cultivation at all. The effort to stop cocaine at its source had not
made a dent.

“We’ve been working in Colombia for thirty years, and we don’t have a
hell of a lot to show for it,” says Myles Frechette, the American
ambassador to Colombia during the Clinton administration. “This is
like a cancer. Every year the lesion, if you took a snapshot, would be


At night, the population of el Paso, Texas, is 700,000, and that of
Ciudad Juárez, just across the border, is 1.4 million. During the day,
those numbers shift, as Mexicans stream across the cobblestone bridge
over the Rio Grande for legal work in the United States. Every twelve
hours, the two cities pass 100,000 people back and forth, squeezing
them from end to end like the contents of a water balloon. “Among
them,” says Tony Payan, the political scientist at the University of
Texas-El Paso and an expert in the dynamics of the local drug trade,
“you see the spotters, the lingerers, mostly young men who are just
standing there, watching out for when the coast is clear or when an
American border agent who’s been paid off by the cartel comes on duty.
Then they tell the people that need to know, so they can make their
drug runs across the border into Texas.” With the failure of Plan
Colombia, a handful of bridges along the Mexican border have become
the main front in the War on Drugs.

Cocaine trafficking in Mexico has its own prehistory. For generations,
family networks of smugglers had moved marijuana and cheap, black-tar
heroin across the border -veteran DEA agents were accustomed to
arresting the grandsons of men they had arrested years earlier – and
the whole drug traffic in Mexico was small enough, by the mid-1980s,
that it was effectively controlled by one man, Miguel Angel Felix
Gallardo, who ran a violent trafficking organization out of Tijuana.
As Colombian groups, chased from the Caribbean by American
interdiction efforts, began to look to the southwest border in the
early 1990s, Felix Gallardo discovered he could no longer control the
traffic himself from prison. “He had a meeting with his lieutenants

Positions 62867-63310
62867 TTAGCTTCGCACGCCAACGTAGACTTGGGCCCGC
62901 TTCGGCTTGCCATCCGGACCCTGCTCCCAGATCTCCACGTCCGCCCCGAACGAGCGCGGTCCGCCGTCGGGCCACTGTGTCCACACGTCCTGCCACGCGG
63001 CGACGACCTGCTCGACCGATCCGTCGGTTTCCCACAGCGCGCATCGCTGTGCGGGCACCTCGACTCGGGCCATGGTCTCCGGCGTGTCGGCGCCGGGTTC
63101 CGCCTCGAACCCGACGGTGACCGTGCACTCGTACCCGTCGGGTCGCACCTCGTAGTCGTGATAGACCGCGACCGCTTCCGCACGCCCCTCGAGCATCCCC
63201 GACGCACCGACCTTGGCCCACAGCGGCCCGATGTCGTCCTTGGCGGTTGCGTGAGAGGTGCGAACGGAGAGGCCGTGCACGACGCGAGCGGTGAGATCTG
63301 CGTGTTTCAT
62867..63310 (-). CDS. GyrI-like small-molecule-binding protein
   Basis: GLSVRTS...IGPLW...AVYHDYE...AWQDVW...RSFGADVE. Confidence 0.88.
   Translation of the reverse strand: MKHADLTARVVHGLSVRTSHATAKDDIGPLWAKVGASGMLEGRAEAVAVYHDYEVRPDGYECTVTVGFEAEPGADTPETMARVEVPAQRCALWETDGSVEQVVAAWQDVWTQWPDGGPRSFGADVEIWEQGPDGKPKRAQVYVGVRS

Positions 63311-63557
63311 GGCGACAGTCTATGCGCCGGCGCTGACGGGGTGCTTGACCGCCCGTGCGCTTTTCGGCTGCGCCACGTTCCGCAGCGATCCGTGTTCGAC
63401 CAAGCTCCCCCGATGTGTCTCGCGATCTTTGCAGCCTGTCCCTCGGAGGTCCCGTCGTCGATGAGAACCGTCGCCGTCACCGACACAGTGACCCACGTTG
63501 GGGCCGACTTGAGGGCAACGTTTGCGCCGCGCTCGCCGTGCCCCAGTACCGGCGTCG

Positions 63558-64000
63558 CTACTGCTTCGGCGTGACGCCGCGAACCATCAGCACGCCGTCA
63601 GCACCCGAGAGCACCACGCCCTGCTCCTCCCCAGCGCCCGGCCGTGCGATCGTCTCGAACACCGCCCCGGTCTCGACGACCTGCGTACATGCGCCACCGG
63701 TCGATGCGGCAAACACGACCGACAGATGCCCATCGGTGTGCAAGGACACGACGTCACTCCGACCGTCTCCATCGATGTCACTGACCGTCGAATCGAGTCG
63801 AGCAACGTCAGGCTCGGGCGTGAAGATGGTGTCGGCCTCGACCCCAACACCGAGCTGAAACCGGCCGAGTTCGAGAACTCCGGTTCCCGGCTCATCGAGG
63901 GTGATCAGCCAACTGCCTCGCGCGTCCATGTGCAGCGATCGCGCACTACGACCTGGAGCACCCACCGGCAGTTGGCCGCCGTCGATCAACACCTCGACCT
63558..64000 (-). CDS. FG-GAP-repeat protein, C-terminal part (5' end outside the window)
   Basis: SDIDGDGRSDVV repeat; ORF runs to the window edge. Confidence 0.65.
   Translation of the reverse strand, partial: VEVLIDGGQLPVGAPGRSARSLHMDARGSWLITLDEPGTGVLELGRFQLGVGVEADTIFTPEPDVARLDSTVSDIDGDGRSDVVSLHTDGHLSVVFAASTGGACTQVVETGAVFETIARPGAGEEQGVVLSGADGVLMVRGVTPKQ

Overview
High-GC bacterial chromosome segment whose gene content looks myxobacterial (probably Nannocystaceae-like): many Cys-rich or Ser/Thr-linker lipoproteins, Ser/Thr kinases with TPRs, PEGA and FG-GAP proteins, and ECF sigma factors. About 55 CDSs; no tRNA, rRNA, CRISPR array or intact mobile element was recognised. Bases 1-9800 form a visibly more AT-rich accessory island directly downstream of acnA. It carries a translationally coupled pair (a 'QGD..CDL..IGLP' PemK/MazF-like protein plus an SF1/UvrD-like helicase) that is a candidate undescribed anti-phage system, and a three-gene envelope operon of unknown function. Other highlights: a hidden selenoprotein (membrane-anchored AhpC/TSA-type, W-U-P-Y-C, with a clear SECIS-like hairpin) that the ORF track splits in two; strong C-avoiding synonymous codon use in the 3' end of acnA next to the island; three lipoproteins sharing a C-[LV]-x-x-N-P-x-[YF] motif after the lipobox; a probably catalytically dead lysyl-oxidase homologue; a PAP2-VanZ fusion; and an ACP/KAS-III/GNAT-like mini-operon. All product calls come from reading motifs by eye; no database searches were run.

and divided the Mexican border crossings up among them, creating the
modern cartels,” Payan says. “His nephews kept Tijuana, and one group
got the Sinaloa-Arizona crossing, another got Laredo-Nuevo Laredo, and
Amado Carrillo Fuentes got El Paso-Juárez.”

Mexican officials along the border, whose PRI party had kept a lock on
national power for seventy years, allowed traffickers to move their
product in exchange for reduced violence. “In order to coexist, the
government looked the other way as long as the cartels didn’t wreak
havoc in the country,” says Armand Peschard-Sverdrup, director of the
Mexico Project at the Center for Strategic and International Studies.
“It became somewhat of a safety valve in terms of dealing with
organized crime, as a way of mitigating the political instability.”
Though the U.S. government pushed Mexican officials to crack down on
corruption, its pleas and threats went largely unheeded. By 1997,
Carrillo Fuentes – the Lord of the Skies – was moving tons of cocaine
across the border every year and had amassed a fortune worth $25
billion. But that same year, Carrillo Fuentes died on an operating
table in Mexico City, where he had been undergoing plastic surgery to
change his appearance and avoid detection: In the ghoulish post-mortem
photographs, his face is speckled like a snake’s skin, two shades of